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  1. #71
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    Default Unethical careers - spin off

    No one that I know seems to have a problem with my profession. People just loooooove saving tax. I do often think that the practice of minimising tax, even if it's done legitimately, is unethical.

    ETA - I also get plenty of clients asking me to do unethical things, constantly. Of course I don't do them

  2. #72
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    Actually I was just thinking that people might think my job in HR is unethical. I always have people telling me horror stories about their unethical HR people at their company. I'm lucky that my manager is highly ethical and is always willing to support me when I refuse to allow a manager to take a particular course of action which may be legal but is unfair and unethical to the employee.

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    For me, it's not so much an unethical job that would make me think less of the person, it's more if their morals and ethics are so far misaligned from my own, that I may reconsider the relationship. Not because I'm trying to just plain old judge them, more just that I try to keep company with similar values to my own and I might just consider it a mismatch. Not because I think less of them necessarily. I mean, there is a line that can be crossed where I would definitely think less of them, but for the most part I might just consider it not a good fit.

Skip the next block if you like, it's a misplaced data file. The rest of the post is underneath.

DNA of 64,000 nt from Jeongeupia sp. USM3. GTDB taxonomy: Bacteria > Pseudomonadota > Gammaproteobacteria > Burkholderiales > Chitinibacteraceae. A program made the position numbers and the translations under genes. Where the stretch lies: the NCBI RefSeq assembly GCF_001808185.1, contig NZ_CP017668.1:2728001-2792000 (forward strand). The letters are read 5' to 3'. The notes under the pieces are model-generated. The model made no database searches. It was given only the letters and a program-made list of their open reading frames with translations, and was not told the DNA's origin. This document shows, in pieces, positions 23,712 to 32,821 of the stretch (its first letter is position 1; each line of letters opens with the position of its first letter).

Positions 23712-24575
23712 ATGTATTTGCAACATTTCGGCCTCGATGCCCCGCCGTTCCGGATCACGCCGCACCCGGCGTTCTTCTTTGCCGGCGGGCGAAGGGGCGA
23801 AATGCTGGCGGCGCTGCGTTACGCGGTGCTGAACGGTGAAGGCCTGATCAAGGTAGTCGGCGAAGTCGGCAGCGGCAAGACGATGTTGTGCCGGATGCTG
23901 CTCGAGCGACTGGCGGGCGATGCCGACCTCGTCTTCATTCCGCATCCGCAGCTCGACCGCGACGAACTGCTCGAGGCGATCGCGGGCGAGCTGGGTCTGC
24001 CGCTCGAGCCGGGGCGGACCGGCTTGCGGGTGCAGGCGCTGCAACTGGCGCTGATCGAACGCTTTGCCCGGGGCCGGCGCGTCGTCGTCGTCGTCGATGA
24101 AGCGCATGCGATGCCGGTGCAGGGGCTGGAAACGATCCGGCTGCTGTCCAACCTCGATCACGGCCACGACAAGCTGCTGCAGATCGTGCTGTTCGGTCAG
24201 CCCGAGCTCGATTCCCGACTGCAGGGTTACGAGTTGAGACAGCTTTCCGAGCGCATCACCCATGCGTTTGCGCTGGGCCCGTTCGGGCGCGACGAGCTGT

People who are just trying to get a wage, or who do have good intentions (lawyers, defence people, RSL workers etc) I wouldn't judge for their jobs. That goes on their personality. But people who are in unethical jobs, and are just outright snakes, I am unlikely to socialise with.

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    As a teen I worked at a place that made us pierce new baby's ears. It was against my own morals, and the other person I worked with. When the boss wasn't there, we would refuse to do them.

  7. #75
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    Can I ask the lawyers out there - when defending someone on criminal charges, is the lawyer's job to try to do everything possible to get them off, or is it to try to get them a fair hearing? I've often wondered whether, if they've admitted to their lawyer that they're guilty, you are obliged to quit as their lawyer if they then plead not guilty or perjure themself in evidence.

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  9. #76
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    Quote Originally Posted by Gentoo View Post
    Can I ask the lawyers out there - when defending someone on criminal charges, is the lawyer's job to try to do everything possible to get them off, or is it to try to get them a fair hearing? I've often wondered whether, if they've admitted to their lawyer that they're guilty, you are obliged to quit as their lawyer if they then plead not guilty or perjure themself in evidence.
    I was a criminal lawyer only for a few years and mainly did small crimes. The basic rule is no if a client tells you they're guilty you cannot lie to the court and assert their innocence. You can only put the prosecution to proof. This is an incredibly fine line and only the most experienced criminal lawyers would be able to do this.